Readers may be familiar with Daniel Kahneman’s book on human nature and how we evolved with two ways of reasoning – fast, intuitive thinking, and slow, rational thinking. What kind of logic are we using when we notice cricketers? We love the quick seizing of initiative, the moment when the tide turns. Think of that Flintoff over in the 2005 Ashes. Here’s a link to Youtube.
Today (18th July) Gloucestershire beat Leicestershire by six wickets. A thrilling win finishing in the last over of the fourth day. Ryan Higgins deserved his praise for taking 5-71 in the second innings. What is less notable is his first innings contribution. Used as the fourth bowler, not brought on until the 21st over, he removed two of the top seven and finished with 2-44 from 17 overs. Unremarkable, and yet vital.
That two-fer is a typical Higgins return. On his County Championship debut in 2017 (for Middlesex against Yorkshire), his match figures were 26-8-61-3. A great support role – yet he didn’t get a mention in Cricinfo’s writeup of the game. After all, where’s the narrative in mid-innings wickets and a miserly economy rate? We tend to underappreciate players who nudge the odds their team’s way. Had the three wickets been a hat-trick, it might (literally) have been a different story.
A move to Gloucestershire meant more first team Cricket in 2018 and more success. Two five wicket hauls in friendly April conditions got Higgins noticed. Skip to 2019, and the weight of numbers start to look persuasive.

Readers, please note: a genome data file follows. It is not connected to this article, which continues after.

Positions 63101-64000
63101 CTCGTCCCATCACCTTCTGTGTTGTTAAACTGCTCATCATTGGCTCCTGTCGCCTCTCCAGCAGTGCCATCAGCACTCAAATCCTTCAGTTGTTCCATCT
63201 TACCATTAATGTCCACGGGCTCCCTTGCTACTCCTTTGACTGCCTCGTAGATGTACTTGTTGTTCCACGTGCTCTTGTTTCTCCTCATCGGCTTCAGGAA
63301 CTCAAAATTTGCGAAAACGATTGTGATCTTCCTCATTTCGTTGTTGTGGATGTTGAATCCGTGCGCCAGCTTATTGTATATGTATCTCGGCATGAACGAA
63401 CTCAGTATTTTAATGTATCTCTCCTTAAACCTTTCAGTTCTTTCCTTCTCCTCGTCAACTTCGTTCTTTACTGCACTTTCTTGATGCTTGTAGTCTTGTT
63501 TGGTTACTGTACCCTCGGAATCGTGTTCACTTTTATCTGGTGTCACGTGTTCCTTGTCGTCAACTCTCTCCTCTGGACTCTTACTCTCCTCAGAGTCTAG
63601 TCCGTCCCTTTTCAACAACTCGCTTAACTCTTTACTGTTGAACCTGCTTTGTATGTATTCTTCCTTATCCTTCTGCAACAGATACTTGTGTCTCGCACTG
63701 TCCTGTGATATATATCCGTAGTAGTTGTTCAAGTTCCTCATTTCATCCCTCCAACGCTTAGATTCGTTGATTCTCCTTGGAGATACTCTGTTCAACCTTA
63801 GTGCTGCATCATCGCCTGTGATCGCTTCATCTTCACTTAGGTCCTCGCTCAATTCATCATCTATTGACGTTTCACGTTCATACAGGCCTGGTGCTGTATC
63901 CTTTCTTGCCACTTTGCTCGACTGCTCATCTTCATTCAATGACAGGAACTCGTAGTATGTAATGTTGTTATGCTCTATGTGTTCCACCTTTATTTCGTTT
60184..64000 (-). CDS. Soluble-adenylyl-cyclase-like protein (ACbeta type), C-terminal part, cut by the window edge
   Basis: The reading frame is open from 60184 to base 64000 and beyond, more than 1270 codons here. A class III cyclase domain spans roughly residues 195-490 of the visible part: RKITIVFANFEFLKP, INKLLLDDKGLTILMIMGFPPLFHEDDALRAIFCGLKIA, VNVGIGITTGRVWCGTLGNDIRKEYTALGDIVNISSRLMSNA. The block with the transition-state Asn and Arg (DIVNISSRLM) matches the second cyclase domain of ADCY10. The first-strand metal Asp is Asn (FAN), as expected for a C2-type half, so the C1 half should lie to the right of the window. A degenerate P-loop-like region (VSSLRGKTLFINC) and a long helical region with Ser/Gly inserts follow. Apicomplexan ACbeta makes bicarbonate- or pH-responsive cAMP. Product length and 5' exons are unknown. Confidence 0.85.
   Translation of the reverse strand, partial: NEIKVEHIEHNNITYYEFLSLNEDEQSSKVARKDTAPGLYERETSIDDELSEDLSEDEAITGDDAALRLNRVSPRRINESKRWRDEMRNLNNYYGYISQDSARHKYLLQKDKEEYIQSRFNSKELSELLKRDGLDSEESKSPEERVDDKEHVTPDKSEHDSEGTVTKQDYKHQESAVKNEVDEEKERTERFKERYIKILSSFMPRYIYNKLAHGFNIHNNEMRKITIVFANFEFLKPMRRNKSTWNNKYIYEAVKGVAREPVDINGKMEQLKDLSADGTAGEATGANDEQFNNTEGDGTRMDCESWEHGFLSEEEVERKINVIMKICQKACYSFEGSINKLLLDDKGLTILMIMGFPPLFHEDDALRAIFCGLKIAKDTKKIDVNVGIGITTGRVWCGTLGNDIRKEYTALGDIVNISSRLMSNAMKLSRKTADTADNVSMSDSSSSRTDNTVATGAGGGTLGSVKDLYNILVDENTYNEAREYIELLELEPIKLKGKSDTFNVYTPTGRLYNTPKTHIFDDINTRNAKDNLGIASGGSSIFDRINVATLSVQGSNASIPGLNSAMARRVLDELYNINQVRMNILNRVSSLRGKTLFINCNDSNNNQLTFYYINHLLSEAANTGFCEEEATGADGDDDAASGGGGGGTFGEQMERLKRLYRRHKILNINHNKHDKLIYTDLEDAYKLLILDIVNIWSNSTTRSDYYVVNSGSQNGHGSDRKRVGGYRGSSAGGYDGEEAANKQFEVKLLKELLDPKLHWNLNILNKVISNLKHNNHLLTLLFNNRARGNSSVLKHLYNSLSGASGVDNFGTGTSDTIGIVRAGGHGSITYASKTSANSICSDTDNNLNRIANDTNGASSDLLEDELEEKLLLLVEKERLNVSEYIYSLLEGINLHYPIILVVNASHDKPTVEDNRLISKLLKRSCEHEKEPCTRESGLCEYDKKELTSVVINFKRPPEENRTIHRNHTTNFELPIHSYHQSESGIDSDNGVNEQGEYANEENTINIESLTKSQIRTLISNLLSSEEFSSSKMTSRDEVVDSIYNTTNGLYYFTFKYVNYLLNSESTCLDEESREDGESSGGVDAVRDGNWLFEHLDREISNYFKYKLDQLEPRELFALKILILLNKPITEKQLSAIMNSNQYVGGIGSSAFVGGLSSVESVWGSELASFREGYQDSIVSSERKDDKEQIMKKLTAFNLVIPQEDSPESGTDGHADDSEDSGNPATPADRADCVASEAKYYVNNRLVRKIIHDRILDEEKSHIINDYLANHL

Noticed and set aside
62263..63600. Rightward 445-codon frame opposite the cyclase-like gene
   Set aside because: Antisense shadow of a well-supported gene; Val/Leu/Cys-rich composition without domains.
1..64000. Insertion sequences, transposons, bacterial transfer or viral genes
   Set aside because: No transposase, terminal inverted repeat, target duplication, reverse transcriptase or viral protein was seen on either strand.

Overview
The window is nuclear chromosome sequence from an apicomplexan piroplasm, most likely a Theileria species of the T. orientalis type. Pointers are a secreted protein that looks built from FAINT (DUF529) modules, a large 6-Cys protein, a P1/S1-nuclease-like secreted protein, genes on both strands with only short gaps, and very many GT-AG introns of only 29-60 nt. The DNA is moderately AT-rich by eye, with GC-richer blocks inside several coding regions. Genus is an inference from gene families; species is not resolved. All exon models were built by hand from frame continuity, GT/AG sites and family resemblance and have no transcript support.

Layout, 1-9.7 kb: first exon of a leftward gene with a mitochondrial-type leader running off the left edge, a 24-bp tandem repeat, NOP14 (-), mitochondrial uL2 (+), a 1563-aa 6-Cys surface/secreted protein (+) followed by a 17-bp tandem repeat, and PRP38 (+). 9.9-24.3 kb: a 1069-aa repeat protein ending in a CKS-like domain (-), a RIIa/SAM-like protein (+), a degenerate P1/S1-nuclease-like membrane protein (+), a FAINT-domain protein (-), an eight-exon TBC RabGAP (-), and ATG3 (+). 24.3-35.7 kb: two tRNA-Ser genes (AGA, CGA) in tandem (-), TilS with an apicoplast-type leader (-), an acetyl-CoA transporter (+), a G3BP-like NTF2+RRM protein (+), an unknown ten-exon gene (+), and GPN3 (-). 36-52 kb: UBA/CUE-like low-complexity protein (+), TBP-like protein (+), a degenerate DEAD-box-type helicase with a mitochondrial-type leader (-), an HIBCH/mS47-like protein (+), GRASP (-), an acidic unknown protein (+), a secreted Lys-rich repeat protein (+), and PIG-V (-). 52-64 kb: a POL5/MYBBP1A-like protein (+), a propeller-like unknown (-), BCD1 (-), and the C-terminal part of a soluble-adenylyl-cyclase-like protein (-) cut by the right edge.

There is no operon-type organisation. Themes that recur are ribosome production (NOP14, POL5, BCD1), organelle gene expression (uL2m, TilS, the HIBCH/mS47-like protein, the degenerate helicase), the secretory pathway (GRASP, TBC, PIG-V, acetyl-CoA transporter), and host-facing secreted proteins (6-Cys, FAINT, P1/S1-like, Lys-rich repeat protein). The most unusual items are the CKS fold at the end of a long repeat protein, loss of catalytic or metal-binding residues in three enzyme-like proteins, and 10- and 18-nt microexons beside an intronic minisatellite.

Did I mention Higgins can bat? Coming in at 131-5 against Leicestershire last month, he put on 318 with Chris Dent for the sixth wicket. This year he has 632 runs, averaging 70. Quite an achievement when he has bowled the sixth most overs in the Division (with a game in hand).
To support the theme of the unseen, I submit a niche event to highlight Ryan Higgins in 2019 – Gloucestershire’s other red ball win this summer (against Durham). Match figures of 4-48. I could go into more details, but that’s not the point. Four wickets at 12 runs each is what matters, everything else** is just noise. It takes 20 wickets to win a match, it’s a great help when you have a middle order batsman who can be relied on to cheaply take one fifth of them.
I’ve never seen Higgins play. Am off to Cheltenham for the festival tomorrow – looking forward to finding out what the lack of fuss is about.
There’s two points I hope you take from this. Firstly, Ryan Higgins is a very successful twenty-four year old cricketer. Secondly, look past the headlines and pivotal moments, and put the right value on each player’s contribution throughout the game. You’ll know when Ben Stokes wins a match. Make sure you know if Ryan Higgins wins Gloucestershire promotion.
*Admittedly Archer is an excellent three-format Cricketer.
**Well, who the wickets are also matters. Three wickets of top seven batsman, and one tail-ender, if you were wondering.